I need Help
Do you feel helpless? Don't know what to do?
RainLily supports and walks alongside with women who have been sexually assaulted in their journey of healing, to emerge out of the darkness of the situation.
If you have experienced sexual violence, please remember - it is not your fault.
We understand your struggle, and your needs. We know it takes courage and support to confide in someone and ask for help.
RainLily provides information about your situation, your rights, and the support available to you.
RainLily Sexual Violence Helpline: 2375 5322
Emotional reactions you may experience
After the incident, you may experience a complex range of emotions. This could include confusion, fear, anger, anxiety, or self-blame.
Perhaps you have had thoughts like these…
It is my fault:
'I got myself into this situation because I didn't have enough self-respect...'
'I regret trusting people so easily, I am so stupid!'
'Not only did I get myself into trouble, my friend also got hurt because of me, how will I ever make up for that…?'
I am furious!
'My heart is filled with pain. Why would this happen to me? Why did I have to experience this?'
'What did I do wrong?'
'What right did that person have to abuse me like this?'
'Why hasn’t that person been brought to justice? There is no justice!'
Maybe I should forgive them?
'I know I should forgive that person, even though I'm angry. But I cannot do it…others say I should, but they don't understand how much pain I'm going through.'
I feel ashamed
'Even though my boyfriend loves me, I don't think I'm good enough for him.'
'I am not even worthy of being loved.'
'My first time is already lost. How can I tell my husband?'
'I feel horrible, I feel so dirty...'
Thoughts like these can cause agonizing internal conflict. You struggle to take the next step, and you wonder if there is a way out at all.
Whatever you are feeling, those emotions are trying to tell you that you need more care. Give yourself some quiet time to find out what your needs are, so you can make the best decision on what to do.
If you want to share your burden, we are more than willing to listen: please contact RainLily Hotline at 2375 5322
Right now you may feel very negative towards life. Perhaps you find yourself unable to focus on your daily life, and scenes of the assault keep floating back to your mind. Try doing some calming exercises to put your heart at peace, and have a good night's sleep before thinking about your next step.
In times of doubt, remember: It is not your fault!
You may question if you will ever recover, but we believe you absolutely have the capacity and power to stand back up. It is a matter of choice.
No matter how deep the pain cuts, you have to remember: you are a valuable person, and you are worthy of respect!
If you need someone to walk with you on the path of recovery, choose someone you truly trust to assist you. You can also call our hotline for reliable help.
Your medical needs
Sexually transmitted diseases (syphilis, gonorrhea, etc.) can be transmitted through unprotected sexual intercourse. Accidental pregnancy is also an issue to handle. It is vital to plan the relevant medical checkups and procedures as soon as possible.
Your medical information is kept absolutely confidential.
You can request for nurses or social workers of the same sex to do your medical checkups.
All checkups and medication require your consent to proceed.
If you feel uncomfortable during the checkup, you have the right to temporarily halt all procedures.
RainLily can also help you with arranging medical checkups and follow-ups at specified hospitals
Immediate medical checkup services
Pregnancy test and abortion treatments, if needed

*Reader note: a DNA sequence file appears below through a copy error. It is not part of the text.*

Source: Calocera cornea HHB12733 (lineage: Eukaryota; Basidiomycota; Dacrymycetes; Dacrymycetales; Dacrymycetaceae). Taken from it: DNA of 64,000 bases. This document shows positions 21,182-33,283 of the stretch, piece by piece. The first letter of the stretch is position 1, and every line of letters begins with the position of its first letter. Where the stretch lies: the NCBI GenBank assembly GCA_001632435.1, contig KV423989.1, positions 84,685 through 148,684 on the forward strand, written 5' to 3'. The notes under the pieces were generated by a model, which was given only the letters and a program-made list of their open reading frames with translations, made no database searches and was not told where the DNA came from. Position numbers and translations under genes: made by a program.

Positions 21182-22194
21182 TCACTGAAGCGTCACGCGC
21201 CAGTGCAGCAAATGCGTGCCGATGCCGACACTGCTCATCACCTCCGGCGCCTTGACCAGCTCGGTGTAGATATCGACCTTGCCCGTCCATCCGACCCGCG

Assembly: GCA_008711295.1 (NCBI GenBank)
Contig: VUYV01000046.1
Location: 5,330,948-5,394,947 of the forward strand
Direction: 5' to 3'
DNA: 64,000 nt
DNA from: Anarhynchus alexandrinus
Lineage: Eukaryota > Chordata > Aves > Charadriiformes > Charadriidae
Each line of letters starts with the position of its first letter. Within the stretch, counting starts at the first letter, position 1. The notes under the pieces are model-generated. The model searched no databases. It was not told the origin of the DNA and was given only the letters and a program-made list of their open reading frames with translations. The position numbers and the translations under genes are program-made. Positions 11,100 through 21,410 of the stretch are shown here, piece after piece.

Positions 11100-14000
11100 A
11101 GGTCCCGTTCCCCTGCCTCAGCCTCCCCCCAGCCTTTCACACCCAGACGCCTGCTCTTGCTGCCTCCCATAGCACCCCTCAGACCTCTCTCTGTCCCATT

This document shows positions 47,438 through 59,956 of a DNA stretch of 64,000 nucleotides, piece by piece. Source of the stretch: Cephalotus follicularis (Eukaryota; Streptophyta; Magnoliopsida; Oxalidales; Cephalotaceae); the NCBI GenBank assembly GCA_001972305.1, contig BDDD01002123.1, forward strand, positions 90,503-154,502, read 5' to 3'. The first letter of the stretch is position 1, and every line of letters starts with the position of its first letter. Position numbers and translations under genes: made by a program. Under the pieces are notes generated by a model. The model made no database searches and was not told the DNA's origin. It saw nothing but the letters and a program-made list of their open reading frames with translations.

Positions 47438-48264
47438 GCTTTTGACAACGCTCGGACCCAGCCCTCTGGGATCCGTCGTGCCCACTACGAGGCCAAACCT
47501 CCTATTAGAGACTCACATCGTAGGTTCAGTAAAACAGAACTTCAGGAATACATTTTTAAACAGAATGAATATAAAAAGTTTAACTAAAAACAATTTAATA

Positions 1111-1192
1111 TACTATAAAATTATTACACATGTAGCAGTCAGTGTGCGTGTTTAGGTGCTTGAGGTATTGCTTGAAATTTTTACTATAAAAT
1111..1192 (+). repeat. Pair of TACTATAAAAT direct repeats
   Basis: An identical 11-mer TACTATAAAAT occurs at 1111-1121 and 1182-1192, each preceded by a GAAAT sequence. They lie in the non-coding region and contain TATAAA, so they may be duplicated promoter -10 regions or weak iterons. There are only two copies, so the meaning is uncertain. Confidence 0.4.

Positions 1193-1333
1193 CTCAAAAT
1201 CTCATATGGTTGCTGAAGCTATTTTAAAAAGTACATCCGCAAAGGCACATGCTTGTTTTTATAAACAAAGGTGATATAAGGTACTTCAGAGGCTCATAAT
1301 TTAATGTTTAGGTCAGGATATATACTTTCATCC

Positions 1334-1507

Within 72 hours after the incident: Oral contraception, HIV Post-exposure prophylaxis
Hepatitis B antigen and antibodies
HIV antibody test (Under the participant's consent)
Medical follow-up services (Within half of the year of the incident)
Since viruses have incubation periods, it may be necessary to have 5 further body checks, to confirm the body's state of health and ensure the issuance of suitable treatment.
RainLily staff will accompany participants throughout the medical checkups, providing them with support.
Things to note after the event
(Testifying to the police; forensic procedures)
Consider calling the police
After the incident, you may ask, “Should I call the police?” Calling the police is your decision. We hope to help you make an informed decision by providing you with information that will help you understand each step of the police-reporting procedure, and your legal rights.
No matter what decision you make, we will always support you!
You should consider calling the police as soon as possible, as evidence tends to deteriorate over time.
Keep anything you were wearing during the incident (including underwear, and avoid showering) for evidence.
It is recommended that you bring a trusted family member, friend or social worker with you.
It is your personal choice to report an incident. Make a decision that best suits your interests. If you need to, contact the RainLily guidance workers to help in making a decision.
RainLily Hotline: 2375 5322
When testifying to the police
speak clearly about what had happened. Provide the date, time, place, people involved, and how it happened.
Read the details of the report carefully. If you see any mistakes, notify the officer for correction.
Ask to see the reports before signing them. You also have the right to obtain a copy for your own keeping.
To assist in the investigation, you may be required to give further statements. If this happens, suggest a suitable time and date for the police to make a convenient arrangement.
You can request for a female police officer to take your statement
Ask for the officer's name, position, police number, phone number and the case number.
You need not respond to any questions that are irrelevant to the case, such as your sexual history.
You can request to take a break, or to stop and postpone the statement-taking.
Your privacy and dignity is to be respected.
You may ask for family members or a social worker to be with you during the statement-giving.